The importance of human dimensions research in managing harmful algal blooms

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Bauer, Marybeth
Hoagland, Porter
Leschine, Thomas M.
Blount, Benjamin G.
Pomeroy, Caroline M.
Lampl, Linda L.
Scherer, Clifford W.
Ayres, Dan L.
Tester, Patricia A.
Sengco, Mario R.
Sellner, Kevin G.
Schumacker, Joe
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Harmful algal blooms (HABs) are natural freshwater and marine hazards that impose substantial adverse impacts on the human use of coastal and marine resources. The socioeconomic and health impacts of HABs can be considerable, thereby making a case for “human dimensions” research to support HAB response. Human dimensions research is multidisciplinary, integrating social science, humanities, and other fields with natural science to enhance resource management by addressing human causes, consequences, and responses to coastal environmental problems. Case studies reported here illustrate the importance of human dimensions research. Incorporating such research into the scientific agenda – as well as into management decisions of public agencies concerned with natural resource management, environmental protection, and public health and welfare – requires the development of both strategic guidance and institutional capacity. The recent development of a multi-agency research strategy for HAB response and a strategic plan for human dimensions research represent two important steps in this direction.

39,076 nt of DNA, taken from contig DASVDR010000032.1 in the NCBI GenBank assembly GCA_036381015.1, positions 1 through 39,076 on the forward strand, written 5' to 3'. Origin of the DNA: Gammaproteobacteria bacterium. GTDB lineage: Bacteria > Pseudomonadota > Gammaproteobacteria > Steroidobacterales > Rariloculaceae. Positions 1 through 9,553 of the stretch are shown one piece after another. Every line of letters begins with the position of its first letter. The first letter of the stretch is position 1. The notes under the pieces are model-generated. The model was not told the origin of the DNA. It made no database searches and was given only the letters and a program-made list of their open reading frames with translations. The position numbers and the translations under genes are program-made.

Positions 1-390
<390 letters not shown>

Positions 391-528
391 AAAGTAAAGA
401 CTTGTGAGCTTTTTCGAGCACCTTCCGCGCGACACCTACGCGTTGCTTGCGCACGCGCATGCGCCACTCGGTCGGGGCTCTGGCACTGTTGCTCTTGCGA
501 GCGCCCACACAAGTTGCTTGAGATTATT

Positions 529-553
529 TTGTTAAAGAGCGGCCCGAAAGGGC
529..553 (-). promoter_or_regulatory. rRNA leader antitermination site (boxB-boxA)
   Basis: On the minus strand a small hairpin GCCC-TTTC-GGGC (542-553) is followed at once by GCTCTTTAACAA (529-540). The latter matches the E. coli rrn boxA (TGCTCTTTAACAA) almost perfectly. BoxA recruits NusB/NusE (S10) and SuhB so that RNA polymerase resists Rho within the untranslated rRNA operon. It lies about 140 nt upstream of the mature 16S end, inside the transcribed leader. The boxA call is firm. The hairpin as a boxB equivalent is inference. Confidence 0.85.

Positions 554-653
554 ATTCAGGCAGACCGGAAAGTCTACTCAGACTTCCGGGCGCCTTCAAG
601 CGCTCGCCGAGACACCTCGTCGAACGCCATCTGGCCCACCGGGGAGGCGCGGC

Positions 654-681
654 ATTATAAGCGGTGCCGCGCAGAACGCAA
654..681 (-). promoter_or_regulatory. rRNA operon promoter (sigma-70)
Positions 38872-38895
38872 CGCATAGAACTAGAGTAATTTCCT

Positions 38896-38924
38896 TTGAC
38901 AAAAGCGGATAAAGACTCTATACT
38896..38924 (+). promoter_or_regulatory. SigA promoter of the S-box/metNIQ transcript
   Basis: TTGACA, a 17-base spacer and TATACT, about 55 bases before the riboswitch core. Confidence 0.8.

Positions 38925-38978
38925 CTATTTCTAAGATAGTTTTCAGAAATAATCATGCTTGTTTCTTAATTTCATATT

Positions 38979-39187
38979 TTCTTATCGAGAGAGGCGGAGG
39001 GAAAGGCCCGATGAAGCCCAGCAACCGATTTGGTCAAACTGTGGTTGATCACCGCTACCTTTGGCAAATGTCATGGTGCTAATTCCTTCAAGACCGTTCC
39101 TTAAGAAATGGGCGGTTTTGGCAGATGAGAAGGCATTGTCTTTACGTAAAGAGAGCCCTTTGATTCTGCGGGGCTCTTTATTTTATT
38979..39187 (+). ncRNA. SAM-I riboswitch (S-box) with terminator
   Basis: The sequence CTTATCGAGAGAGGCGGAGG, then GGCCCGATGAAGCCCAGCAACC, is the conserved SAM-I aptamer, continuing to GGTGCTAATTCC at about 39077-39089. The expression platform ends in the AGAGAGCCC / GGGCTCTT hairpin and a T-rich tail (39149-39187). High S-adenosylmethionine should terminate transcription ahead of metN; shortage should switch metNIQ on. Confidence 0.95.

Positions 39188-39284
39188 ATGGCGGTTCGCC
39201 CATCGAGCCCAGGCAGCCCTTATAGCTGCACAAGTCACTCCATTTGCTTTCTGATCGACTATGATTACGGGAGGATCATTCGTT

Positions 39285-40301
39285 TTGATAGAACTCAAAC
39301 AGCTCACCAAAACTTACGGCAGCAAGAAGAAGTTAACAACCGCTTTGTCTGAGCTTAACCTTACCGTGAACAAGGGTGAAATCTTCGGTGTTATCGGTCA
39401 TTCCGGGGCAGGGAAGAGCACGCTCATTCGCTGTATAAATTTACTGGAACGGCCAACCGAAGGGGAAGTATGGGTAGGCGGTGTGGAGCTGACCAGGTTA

Author Posting. © Ecological Society of America, 2010. This article is posted here by permission of Ecological Society of America for personal use, not for redistribution. The definitive version was published in Frontiers in Ecology and the Environment 8 (2010): 75–83, doi:10.1890/070181.
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Frontiers in Ecology and the Environment 8 (2010): 75–83
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